Presidential Racism


 Presidential Racism:

The Words of U.S. Presidents Since the Civil War;

And an Essay: The Enduring Anti-Democratic Disease Afflicting Us--And Its Cure


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Most U. S. presidents since the Civil War have expressed racist views or advocated for "white supremacy."

They are quoted so that we see their racism in their own words.

Presidents are both products of their culture and powerful proponents of its most salient features.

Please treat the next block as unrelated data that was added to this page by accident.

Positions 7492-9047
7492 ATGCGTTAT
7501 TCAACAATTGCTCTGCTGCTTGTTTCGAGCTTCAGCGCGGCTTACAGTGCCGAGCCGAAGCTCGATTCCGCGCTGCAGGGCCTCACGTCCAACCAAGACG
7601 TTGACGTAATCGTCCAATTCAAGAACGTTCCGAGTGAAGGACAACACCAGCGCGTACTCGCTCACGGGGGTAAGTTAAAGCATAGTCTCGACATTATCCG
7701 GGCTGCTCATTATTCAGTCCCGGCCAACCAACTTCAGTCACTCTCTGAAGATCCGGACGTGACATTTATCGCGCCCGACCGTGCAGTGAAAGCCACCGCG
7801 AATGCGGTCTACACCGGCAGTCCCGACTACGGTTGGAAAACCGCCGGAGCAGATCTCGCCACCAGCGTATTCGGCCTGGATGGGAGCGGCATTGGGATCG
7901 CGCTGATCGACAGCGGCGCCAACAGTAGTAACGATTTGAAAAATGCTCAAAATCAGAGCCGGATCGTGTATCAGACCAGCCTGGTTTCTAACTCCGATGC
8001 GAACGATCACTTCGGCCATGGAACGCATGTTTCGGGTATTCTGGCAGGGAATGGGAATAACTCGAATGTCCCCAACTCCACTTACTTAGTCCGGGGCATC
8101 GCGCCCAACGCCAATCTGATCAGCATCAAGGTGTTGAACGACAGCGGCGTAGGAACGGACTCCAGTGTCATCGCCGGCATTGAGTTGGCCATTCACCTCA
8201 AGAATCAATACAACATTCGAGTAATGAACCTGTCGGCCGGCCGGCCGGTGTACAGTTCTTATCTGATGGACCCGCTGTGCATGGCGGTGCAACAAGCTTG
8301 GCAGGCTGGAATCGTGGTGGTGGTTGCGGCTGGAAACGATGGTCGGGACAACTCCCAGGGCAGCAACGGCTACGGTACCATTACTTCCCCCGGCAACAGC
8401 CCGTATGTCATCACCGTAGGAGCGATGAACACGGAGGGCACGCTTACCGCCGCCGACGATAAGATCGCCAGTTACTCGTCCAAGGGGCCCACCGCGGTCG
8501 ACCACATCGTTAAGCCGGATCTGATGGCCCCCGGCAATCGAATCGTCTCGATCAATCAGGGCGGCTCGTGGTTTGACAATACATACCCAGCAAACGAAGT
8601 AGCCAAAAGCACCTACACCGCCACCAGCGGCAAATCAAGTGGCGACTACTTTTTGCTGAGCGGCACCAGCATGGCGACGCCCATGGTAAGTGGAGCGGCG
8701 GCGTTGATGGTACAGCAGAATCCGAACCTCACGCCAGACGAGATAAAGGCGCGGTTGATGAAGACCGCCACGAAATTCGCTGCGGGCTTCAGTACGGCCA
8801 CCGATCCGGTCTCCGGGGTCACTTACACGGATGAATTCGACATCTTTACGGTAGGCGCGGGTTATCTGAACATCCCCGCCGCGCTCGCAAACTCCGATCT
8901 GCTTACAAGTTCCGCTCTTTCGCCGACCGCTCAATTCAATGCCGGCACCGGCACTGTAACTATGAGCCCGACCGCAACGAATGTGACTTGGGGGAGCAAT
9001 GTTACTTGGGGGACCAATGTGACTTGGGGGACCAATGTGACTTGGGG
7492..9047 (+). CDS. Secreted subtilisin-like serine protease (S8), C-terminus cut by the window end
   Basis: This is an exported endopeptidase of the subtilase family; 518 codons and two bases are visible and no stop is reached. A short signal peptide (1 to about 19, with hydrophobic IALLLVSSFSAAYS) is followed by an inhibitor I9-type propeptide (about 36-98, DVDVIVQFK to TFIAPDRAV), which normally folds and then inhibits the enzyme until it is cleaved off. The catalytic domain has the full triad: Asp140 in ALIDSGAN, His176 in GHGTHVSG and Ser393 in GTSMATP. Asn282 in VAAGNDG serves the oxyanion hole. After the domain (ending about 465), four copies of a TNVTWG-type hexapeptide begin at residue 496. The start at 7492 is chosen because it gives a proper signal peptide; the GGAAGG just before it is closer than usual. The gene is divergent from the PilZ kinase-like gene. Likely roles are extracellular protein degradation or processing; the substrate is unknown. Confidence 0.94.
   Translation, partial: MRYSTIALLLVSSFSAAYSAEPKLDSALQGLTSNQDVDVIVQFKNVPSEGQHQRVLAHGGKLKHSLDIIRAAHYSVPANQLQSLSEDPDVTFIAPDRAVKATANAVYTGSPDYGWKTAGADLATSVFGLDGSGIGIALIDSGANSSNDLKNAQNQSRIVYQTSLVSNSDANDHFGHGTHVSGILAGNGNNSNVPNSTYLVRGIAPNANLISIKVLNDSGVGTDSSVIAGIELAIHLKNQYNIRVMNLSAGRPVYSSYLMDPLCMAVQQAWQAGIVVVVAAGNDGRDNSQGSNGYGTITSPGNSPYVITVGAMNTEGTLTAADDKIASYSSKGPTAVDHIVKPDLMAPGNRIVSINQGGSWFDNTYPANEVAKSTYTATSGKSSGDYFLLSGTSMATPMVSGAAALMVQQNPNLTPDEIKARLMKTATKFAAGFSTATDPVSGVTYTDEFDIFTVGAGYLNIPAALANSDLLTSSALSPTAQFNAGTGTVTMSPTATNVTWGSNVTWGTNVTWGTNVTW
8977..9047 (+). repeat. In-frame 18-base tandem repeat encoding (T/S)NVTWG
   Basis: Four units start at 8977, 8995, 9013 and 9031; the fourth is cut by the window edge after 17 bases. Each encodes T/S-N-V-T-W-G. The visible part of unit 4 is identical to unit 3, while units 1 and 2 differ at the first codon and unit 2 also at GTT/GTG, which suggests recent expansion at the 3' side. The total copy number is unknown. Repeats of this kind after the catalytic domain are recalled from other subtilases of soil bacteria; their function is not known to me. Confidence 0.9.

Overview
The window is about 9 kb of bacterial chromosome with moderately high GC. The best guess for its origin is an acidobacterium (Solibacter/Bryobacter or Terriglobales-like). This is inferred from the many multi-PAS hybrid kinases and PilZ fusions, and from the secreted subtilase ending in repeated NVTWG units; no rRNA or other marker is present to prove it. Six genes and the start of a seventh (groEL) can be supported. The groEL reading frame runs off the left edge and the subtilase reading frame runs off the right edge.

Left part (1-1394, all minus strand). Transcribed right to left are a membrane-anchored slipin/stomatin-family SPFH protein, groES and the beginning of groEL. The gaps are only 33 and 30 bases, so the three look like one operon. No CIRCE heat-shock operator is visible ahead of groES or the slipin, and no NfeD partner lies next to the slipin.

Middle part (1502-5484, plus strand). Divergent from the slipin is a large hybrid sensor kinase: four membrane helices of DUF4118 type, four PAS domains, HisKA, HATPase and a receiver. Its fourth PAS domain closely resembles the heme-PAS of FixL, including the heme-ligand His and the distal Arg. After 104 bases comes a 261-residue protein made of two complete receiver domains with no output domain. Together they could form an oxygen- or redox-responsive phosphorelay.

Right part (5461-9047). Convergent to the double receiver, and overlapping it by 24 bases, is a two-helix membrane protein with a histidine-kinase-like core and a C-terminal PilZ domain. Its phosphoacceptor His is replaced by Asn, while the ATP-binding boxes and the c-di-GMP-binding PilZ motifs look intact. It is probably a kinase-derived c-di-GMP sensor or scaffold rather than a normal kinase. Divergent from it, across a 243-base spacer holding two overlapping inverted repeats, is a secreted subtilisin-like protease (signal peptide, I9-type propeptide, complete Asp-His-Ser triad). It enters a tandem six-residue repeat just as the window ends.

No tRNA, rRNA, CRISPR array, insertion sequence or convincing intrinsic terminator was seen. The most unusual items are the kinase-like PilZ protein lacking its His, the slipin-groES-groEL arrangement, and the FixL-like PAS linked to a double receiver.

In the United States (and throughout much of the world), racism is embedded in the society and culture.

The extent to which United States presidents accepted racism and promoted it is part of the essential fabric of the nation.


This book presents the actual words written, spoken or signed by presidents of the United States since the Civil War.

These quoted words speak for themselves and require no explanation beyond occasional brief commentaries.


The book includes an important essay

that explains the existing historical forces that underlie racism and oppose the growth of democracy. 

It calls these forces "the anti-democratic disease." The disease has a cure.

The essay presents the ideas, founded in ethics, that would unravel the fabric of embedded racism

and propel the growth of real democracy.